Opinion: Congress tries to thread the border needle

Senators left Capitol Hill this week still unsure about the fate of President Biden’s plan to send billions of dollars in military aid to Israel and Ukraine — all of it tied to talks on border security here at home.

“I’m hopeful that we can get to a constructive, bipartisan place,” said U.S. Sen. Jon Ossoff, who like most Senators is just waiting to see what negotiators can produce over the holiday break.

Democrats are not exactly negotiating from a position of strength, as the surge of migrants during the Biden Administration has not slowed.

Nearly 2.5 million people were stopped by border agents in Fiscal Year 2023, up a little from 2022, and well above the 977,000 stopped in the 2019 surge under Donald Trump.

“The disorder and chaos at the border is a real national security issue,” Ossoff acknowledged just off the Senate floor, bemoaning the lack of Congressional action. “For well over a decade, there has been a failure to achieve a bipartisan result.”

Nothing against Ossoff, but it hasn’t just been a decade. It has been his entire life.

The last time Congress passed ‘immigration reform’ legislation was 1986 — a year before the Georgia Senator was born.

Let’s be clear, no one is talking about ‘immigration reform’ right now. Any deal is likely to be tilted towards policies sought by Republicans and won’t include a pathway to citizenship for anyone here illegally.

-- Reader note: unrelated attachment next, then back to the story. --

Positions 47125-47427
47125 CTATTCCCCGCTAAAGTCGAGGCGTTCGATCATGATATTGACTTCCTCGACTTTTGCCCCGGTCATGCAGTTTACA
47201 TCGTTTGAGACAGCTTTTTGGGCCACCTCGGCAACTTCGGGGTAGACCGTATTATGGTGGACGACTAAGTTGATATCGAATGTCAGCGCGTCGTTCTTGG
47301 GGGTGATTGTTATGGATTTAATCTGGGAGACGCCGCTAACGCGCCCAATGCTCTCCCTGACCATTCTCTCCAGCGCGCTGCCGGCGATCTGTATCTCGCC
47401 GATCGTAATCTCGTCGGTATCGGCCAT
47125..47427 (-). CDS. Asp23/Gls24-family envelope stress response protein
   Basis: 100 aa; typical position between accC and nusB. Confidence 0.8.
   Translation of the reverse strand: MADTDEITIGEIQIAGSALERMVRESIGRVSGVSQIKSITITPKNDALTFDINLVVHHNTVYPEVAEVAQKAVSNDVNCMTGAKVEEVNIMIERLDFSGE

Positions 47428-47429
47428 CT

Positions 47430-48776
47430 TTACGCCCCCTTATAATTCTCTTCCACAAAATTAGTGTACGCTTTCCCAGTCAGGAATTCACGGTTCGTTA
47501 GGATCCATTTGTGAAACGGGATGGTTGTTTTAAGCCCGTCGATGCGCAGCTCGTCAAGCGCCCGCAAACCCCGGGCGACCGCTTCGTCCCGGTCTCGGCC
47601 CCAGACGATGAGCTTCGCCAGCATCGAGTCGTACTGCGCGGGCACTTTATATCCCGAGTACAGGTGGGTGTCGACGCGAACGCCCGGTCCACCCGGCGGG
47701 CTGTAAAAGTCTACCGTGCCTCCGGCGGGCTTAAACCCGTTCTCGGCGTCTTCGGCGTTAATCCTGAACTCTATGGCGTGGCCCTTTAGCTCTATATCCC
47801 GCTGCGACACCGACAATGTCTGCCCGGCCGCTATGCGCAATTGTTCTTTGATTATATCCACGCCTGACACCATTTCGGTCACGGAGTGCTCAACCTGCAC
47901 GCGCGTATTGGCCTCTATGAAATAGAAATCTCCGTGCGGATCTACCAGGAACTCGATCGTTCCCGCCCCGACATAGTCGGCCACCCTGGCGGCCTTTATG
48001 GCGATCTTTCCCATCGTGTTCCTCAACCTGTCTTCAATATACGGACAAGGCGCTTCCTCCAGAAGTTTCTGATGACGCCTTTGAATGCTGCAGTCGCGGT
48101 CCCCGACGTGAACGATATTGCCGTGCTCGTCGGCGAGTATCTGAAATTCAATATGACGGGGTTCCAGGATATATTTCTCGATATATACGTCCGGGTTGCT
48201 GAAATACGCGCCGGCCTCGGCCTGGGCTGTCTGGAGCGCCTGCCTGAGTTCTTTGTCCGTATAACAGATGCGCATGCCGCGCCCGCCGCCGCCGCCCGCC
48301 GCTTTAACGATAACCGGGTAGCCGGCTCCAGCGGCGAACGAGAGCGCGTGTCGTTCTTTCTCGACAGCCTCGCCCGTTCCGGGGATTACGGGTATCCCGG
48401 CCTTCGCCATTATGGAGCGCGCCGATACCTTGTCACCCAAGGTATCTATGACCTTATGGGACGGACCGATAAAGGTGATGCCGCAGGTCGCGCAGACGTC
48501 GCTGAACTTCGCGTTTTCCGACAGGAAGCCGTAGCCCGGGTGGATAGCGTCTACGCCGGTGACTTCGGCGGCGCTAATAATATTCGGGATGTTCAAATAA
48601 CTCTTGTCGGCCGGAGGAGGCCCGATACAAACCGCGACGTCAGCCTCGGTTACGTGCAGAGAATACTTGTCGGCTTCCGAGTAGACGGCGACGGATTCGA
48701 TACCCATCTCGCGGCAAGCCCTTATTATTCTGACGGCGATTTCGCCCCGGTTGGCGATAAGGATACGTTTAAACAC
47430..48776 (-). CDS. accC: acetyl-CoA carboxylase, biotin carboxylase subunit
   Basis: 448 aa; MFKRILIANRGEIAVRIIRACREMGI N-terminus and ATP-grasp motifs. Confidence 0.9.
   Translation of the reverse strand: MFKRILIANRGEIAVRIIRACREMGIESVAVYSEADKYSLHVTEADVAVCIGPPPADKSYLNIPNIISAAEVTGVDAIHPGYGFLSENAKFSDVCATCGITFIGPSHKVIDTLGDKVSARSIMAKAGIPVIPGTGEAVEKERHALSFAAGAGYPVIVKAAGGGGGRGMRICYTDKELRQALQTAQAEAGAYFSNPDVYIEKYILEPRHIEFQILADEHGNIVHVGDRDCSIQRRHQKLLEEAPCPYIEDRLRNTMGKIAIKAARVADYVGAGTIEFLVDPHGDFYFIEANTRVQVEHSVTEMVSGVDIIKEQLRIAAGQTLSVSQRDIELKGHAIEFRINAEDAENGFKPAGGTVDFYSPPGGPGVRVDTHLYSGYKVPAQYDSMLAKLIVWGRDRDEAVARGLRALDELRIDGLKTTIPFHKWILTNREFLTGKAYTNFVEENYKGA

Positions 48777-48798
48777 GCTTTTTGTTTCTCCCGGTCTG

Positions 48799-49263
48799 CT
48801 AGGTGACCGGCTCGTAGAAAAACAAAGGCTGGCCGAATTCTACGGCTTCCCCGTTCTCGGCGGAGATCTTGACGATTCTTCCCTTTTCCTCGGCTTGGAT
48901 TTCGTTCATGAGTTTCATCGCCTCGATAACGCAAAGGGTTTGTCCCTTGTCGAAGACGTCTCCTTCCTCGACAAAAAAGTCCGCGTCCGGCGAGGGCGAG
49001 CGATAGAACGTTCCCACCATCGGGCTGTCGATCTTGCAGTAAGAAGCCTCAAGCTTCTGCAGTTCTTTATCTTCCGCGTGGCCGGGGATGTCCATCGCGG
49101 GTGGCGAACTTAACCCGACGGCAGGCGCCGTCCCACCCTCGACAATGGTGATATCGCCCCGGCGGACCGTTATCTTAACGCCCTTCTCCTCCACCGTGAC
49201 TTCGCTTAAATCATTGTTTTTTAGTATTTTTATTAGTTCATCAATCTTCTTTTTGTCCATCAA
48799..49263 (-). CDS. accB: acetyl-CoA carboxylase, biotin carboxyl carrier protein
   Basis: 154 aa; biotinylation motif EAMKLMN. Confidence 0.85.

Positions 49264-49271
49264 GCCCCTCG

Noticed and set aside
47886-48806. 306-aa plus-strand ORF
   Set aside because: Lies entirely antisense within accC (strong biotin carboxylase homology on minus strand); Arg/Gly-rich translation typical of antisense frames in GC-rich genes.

How negotiators will thread the needle on a deal remains unclear. Republicans want to build more border wall and limit asylum claims. Some want to end ‘catch and release.’ Others want more immediate deportation as advocated by Trump.

What’s notable is that for all the tough talk by Trump, his record was spotty at the border, marked by a dramatic migrant increase in 2019.

Honestly, no President from either party has figured out the answer.

For example, Barack Obama is most identified with the ‘DACA’ program, which helped younger migrants known as the ‘Dreamers’ — who were brought to the U.S. illegally by their parents — avoid the threat of deportation.

But most voters have probably long forgotten that immigrant groups were furious with Obama, because his administration deported over 3 million noncitizens. That drew him the moniker, the ‘Deporter-in-Chief.’

George W. Bush also tried to forge an immigration reform plan, but that was torpedoed by his own party amid conservative claims of ‘amnesty.’

There is a distinct possibility that whatever Senate negotiators produce will be too much for many Democrats to swallow, and not enough for a lot of Republicans to accept.

Congress might just need a Christmas miracle.

Jamie Dupree has covered national politics and Congress from Washington, D.C. since the Reagan administration. His column appears weekly in The Atlanta Journal-Constitution. For more, check out his Capitol Hill newsletter at http://jamiedupree.substack.com